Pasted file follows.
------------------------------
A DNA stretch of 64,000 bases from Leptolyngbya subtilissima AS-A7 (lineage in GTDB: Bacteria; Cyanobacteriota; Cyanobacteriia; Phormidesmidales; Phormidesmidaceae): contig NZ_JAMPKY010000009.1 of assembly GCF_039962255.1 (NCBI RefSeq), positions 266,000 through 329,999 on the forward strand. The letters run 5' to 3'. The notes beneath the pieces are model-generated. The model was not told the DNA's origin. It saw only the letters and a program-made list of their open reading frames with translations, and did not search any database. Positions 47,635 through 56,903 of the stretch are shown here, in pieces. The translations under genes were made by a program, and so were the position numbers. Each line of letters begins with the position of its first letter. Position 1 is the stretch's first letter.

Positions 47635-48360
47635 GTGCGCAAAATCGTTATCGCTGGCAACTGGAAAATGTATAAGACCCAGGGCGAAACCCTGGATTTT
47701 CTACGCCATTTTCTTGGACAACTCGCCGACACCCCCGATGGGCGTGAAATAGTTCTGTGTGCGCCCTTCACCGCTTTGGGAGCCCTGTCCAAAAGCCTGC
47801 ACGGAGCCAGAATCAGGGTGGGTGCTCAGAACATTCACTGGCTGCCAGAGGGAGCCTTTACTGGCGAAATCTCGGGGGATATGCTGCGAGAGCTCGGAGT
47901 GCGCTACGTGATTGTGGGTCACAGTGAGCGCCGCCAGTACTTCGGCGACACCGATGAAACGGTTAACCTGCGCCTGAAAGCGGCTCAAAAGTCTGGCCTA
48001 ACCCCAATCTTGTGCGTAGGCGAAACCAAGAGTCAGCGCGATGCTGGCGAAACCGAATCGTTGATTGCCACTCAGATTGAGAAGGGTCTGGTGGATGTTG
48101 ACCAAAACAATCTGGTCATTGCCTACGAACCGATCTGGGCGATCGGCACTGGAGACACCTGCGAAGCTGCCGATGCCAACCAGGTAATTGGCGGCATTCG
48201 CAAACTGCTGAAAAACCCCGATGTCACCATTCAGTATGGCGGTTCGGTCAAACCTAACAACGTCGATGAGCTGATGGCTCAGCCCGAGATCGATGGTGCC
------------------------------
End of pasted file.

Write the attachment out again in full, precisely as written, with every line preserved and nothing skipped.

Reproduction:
A DNA stretch of 64,000 bases from Leptolyngbya subtilissima AS-A7 (lineage in GTDB: Bacteria; Cyanobacteriota; Cyanobacteriia; Phormidesmidales; Phormidesmidaceae): contig NZ_JAMPKY010000009.1 of assembly GCF_039962255.1 (NCBI RefSeq), positions 266,000 through 329,999 on the forward strand. The letters run 5' to 3'. The notes beneath the pieces are model-generated. The model was not told the DNA's origin. It saw only the letters and a program-made list of their open reading frames with translations, and did not search any database. Positions 47,635 through 56,903 of the stretch are shown here, in pieces. The translations under genes were made by a program, and so were the position numbers. Each line of letters begins with the position of its first letter. Position 1 is the stretch's first letter.

Positions 47635-48360
47635 GTGCGCAAAATCGTTATCGCTGGCAACTGGAAAATGTATAAGACCCAGGGCGAAACCCTGGATTTT
47701 CTACGCCATTTTCTTGGACAACTCGCCGACACCCCCGATGGGCGTGAAATAGTTCTGTGTGCGCCCTTCACCGCTTTGGGAGCCCTGTCCAAAAGCCTGC
47801 ACGGAGCCAGAATCAGGGTGGGTGCTCAGAACATTCACTGGCTGCCAGAGGGAGCCTTTACTGGCGAAATCTCGGGGGATATGCTGCGAGAGCTCGGAGT
47901 GCGCTACGTGATTGTGGGTCACAGTGAGCGCCGCCAGTACTTCGGCGACACCGATGAAACGGTTAACCTGCGCCTGAAAGCGGCTCAAAAGTCTGGCCTA
48001 ACCCCAATCTTGTGCGTAGGCGAAACCAAGAGTCAGCGCGATGCTGGCGAAACCGAATCGTTGATTGCCACTCAGATTGAGAAGGGTCTGGTGGATGTTG
48101 ACCAAAACAATCTGGTCATTGCCTACGAACCGATCTGGGCGATCGGCACTGGAGACACCTGCGAAGCTGCCGATGCCAACCAGGTAATTGGCGGCATTCG
48201 CAAACTGCTGAAAAACCCCGATGTCACCATTCAGTATGGCGGTTCGGTCAAACCTAACAACGTCGATGAGCTGATGGCTCAGCCCGAGATCGATGGTGCC